Behind the incredible career resurgence of the veteran performer and 2015 AVN and XBiz ‘Best Actor’ nominee
Whenever an adult performer returns to porn following a hiatus, the conventional wisdom is that their second time at bat is bound to be a let down. But if there’s one star who’s bucked that trend, it’s Kurt Lockwood.
A graduate of the University of Maryland with a B.A. in Theatre, Lockwood entered the adult business in 1998, and shot around 1800 scenes before retiring and relocating to Spain in 2006. After moving back to the U.S., he returned to full time porn duties in 2012.
A gifted mimic (one of his earliest leading roles was ‘Johnny Coxville’, a parody of Jackass star Johnny Knoxville), Lockwood got to use his skills for his hilariously dead-on performance as Doc in Will Ryder‘s comedic 2013 Love Boat XXX parody.
However, Lockwood really hit his stride this year with his work in Axel Braun‘s 24 XXX, and lately the star has become the ‘go to’ performer for intense characterizations, such as the psycho in B. Skow’s The Gardener (2014).
One key to Lockwood’s resurgence is that leading directors hold him in such high regard. As AVN Hall of Famer Braun told TRPWL,
Back in 2003, Kurt Lockwood starred in a movie that permanently altered the course of my life. It was a $250,000 production that I shot on film for Elegant Angel, and the title was Compulsion. It won major awards all over the world, and put my name on the map as a top director. Saying that Kurt was an integral part of that success would be an understatement. His exceptional acting skills, top notch sexual performances, and total commitment to the project, truly made Compulsion the success that it was, and, most importantly, the movie I wanted it to be.
Over 10 years later, after taking a long hiatus from the industry, Kurt once again took one of my movies to a different level with his uncanny, hilarious portrayal of Kiefer Sutherland’s Jack Bauer in my parody of the hit TV show “24”, and turned it into one of the favorite movies I’ve ever shot, deservedly racking up “Best Actor” nominations at all the major award shows. I honestly cannot praise Kurt Lockwood enough, and come January I will be rooting for him — he actually is the best actor in the industry.
I spoke with Kurt Lockwood in Las Vegas, and it was at times difficult to reconcile this introspective guy with the outspoken “problem child” of old, known for getting into more than his share of scuffles — both in person and online. A little bit older and wiser, here’s Kurt Lockwood.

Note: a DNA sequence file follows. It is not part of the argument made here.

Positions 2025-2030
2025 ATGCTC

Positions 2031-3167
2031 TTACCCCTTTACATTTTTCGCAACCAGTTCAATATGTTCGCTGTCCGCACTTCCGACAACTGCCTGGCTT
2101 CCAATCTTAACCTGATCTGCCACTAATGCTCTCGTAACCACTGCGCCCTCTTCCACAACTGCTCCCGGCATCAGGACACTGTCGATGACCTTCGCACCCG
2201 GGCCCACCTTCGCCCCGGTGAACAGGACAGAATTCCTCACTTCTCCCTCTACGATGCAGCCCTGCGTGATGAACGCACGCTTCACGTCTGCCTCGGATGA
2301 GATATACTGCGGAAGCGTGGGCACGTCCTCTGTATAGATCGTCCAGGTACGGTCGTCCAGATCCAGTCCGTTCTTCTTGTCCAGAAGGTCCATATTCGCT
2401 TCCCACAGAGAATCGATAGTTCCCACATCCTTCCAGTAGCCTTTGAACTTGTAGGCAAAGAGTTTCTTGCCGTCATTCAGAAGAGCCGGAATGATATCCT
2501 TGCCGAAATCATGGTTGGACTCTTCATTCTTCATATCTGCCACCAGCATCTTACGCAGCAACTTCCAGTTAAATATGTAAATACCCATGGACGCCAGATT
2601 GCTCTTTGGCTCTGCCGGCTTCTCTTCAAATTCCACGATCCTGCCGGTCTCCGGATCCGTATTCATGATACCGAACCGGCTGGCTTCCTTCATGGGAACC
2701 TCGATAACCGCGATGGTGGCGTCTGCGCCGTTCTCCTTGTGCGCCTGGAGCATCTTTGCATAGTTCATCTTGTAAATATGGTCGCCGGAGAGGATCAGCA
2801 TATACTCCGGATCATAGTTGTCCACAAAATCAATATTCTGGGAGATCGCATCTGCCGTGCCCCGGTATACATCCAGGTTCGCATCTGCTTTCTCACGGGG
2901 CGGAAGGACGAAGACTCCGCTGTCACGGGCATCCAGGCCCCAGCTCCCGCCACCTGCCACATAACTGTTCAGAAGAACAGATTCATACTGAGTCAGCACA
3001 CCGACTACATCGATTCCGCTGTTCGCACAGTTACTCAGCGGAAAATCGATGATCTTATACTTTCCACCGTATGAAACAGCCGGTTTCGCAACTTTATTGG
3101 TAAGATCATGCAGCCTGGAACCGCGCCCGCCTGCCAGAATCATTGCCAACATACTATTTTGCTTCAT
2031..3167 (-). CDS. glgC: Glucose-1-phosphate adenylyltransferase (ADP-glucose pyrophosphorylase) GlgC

He’s baaaack! And with some key nominations this award season. Congratulations.
I’ve been lucky enough to have won three AVN awards in my career and been nominated a ton, and i’s always nice to be recognized for your work. This year both XBIZ and AVN nominated me for Best Actor for my role as Jack Bauer in the 24 XXX parody, and XBIX nominated me in a Best Threeway scene for American Hustle XXX, which I have to say owes primarily to the volcanic sexual performance of Carter Cruise who is just an amazing girl. It was certainly a fun scene for me as it was the only scene I’ve done (in 2000 scenes) that I have ever worn a Sheik costume during sex. [laughs] But ultimately of course most credit has to go to the very talented directors and industry legends, Axel Braun and Will Ryder, as both movies were their artistic visions that, as an actor, it’s my job to realize for them. I’m just glad people seemed to have responded well to my work.
You came into the business in 1998. Was it after the HIV outbreak?
During. It was during the first moratorium that the business ever had. It was also before viagra, and all that stuff. I got into the business with my girlfriend, whom I’d already had sex with a million times. And I had to use a condom, because everybody was shooting with condoms then, after the first scare. So, for my first scene there were no crutches.
Suddenly you’re having sex with your girlfriend with a condom, and it’s in front of a room full of people.
And sets were much bigger then, too. It was like having a bunch of teamsters standing around. “Okay, you have to get hard right now”, or “you have to pop right now, we don’t have time to wait for you.” Time is money, and you just had to be able to do it.
There’s another performer, Kyle Stone, who was a big performer in the ’90s. He’s a great guy, and he feels that his work got taken away because of viagra and stuff. In fact, he wants to title his autobiography, “From A Skill To A Pill” or something like that. And I can sympathize with him, all of us from that era can. Back in the day there was only 30 of us guys, and there was a reason: it was because we were the guys who could do it. Something I see today is, guys will ‘bomb’ — that’s what we call it on set — they’ll bomb, and yet they’ll still get more tries. Back in the day, you bombed and that was it, you were done.